“Arts, crafts and vintage are huge at the moment because people are fed up with mass produced goods.” That’s according to Liz Barley, who, along with Helen McKeown own The Fair Ladies Craft Emporium; a craft shop, party organiser and workshop, based in Fivemiletown Buttermarket.

“There’s lots of interest in arts and crafts at the moment, with our sewing and furniture painting classes going well,” adds Beth Jones, who runs The Hum Bug, on the Shore Road, Enniskillen.

Liz – originally from London, but living in Fermanagh – explains the appeal of home-made goods: “They are made with love and affection, rather than in a sweat-shop. People want to support the local cottage industries, there are too many skills hidden at kitchen tables and in peoples’ sheds.” Liz specialises in embroidery and personalised gifts, while Helen (from Clogher) is into up-scaling furniture and ‘deco-patching’.

Meanwhile, Beth (from Omagh) opened The Hum Bug as a cafe over one year ago. In January, she decided to diversify the business into a furniture and hand-made clothes store. “There’s lots of quirky stuff here, from furniture I have gathered at car boot sales and decorated, to unique kids clothing,” she says.

The Fair Ladies opened on January 12 and currently stock colourful products from 25 stockists based in Fermanagh and across Northern Ireland. They are also trying to secure stockists from across the border. Work-shops and classes at the premises include cake decorating with Parisian-trained pastry chef Baiba Lauze, and wet-felting. They also do kids parties and intend to contact local schools to run art workshops.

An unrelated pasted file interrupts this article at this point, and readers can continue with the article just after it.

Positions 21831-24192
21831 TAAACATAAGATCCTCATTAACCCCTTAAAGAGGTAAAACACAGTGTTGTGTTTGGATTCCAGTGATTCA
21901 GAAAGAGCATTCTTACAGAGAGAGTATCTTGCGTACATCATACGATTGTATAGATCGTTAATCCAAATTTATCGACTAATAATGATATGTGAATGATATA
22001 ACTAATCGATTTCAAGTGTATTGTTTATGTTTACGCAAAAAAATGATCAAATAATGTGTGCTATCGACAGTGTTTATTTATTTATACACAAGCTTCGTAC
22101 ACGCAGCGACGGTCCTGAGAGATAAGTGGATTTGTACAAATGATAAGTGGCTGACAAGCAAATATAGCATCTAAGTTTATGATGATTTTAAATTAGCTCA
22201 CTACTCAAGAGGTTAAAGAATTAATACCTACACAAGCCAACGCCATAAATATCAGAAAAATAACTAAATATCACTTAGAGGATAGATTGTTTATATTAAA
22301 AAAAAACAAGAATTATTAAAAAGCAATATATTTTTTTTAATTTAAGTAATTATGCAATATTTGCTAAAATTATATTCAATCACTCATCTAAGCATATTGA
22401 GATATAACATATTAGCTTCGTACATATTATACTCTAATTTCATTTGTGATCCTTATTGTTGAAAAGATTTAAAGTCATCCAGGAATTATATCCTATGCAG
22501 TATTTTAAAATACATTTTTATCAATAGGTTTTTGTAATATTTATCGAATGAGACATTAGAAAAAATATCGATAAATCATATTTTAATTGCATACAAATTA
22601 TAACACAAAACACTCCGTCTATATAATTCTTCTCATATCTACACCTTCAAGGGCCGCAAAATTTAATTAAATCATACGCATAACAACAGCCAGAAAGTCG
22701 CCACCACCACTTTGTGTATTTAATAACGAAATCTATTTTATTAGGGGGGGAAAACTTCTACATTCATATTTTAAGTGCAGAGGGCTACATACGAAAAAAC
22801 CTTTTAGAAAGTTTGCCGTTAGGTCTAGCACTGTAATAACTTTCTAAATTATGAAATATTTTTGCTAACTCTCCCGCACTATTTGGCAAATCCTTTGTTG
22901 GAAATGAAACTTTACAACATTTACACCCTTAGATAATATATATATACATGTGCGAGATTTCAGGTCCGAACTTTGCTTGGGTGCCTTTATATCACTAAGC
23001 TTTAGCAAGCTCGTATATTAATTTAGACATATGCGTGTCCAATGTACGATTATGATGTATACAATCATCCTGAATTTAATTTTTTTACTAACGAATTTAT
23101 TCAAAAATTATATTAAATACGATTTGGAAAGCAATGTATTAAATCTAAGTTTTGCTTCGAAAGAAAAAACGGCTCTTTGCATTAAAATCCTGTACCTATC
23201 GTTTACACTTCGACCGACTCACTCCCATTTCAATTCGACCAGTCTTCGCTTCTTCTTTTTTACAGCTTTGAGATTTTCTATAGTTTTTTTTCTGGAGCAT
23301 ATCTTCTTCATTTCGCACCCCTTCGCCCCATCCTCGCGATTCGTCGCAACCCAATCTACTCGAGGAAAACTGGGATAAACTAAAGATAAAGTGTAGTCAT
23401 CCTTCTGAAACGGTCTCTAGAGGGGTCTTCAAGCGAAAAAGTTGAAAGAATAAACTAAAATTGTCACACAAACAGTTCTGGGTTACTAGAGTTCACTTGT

Initially, the pair had wanted to set-up in Enniskillen. Liz explains: “We wanted to rent in Enniskillen as it is quite quiet at the moment, but the rates were so high – around £12,000 for the year, which we just can’t afford.” They were put off Enniskillen Buttermarket because the previous arts and crafts shop has just closed there. Instead, they chose Fivemiletown Buttermarket, adding: “It is such a beautiful building, and being a community initiative, we don’t have to pay rates.” For the past 23 years, Beth has been pre-occupied with raising seven sons (now aged between seven and 27). When she reached the age of 40 she decided: “I want to do something for myself.” She enrolled in an Art and Design course at Omagh South West College. From there, she completed a degree in Textile and Fashion at the North West Regional College, based in Derry. These studies gave Beth the confidence she needed to open her own business, along with her oldest son.

Her advice to those considering opening their own business is: “Do your sums and do a lot of research.” She and her son decided that the sweet shop will attract local school children during term-time, and the arts and crafts will attract shoppers and tourists in the summer.

Her next furniture painting class will take place on March 8. “People are interested in what you’re doing so what better way to show them than to have a class, where I can demonstrate and help them?” Beth states. The children’s parties, complete with vintage tea-party, are increasingly popular, she finds.

Liz concludes: “There are pop-up shops all over England, so why not here? We love everything crafty and want to promote the local cottage industries.”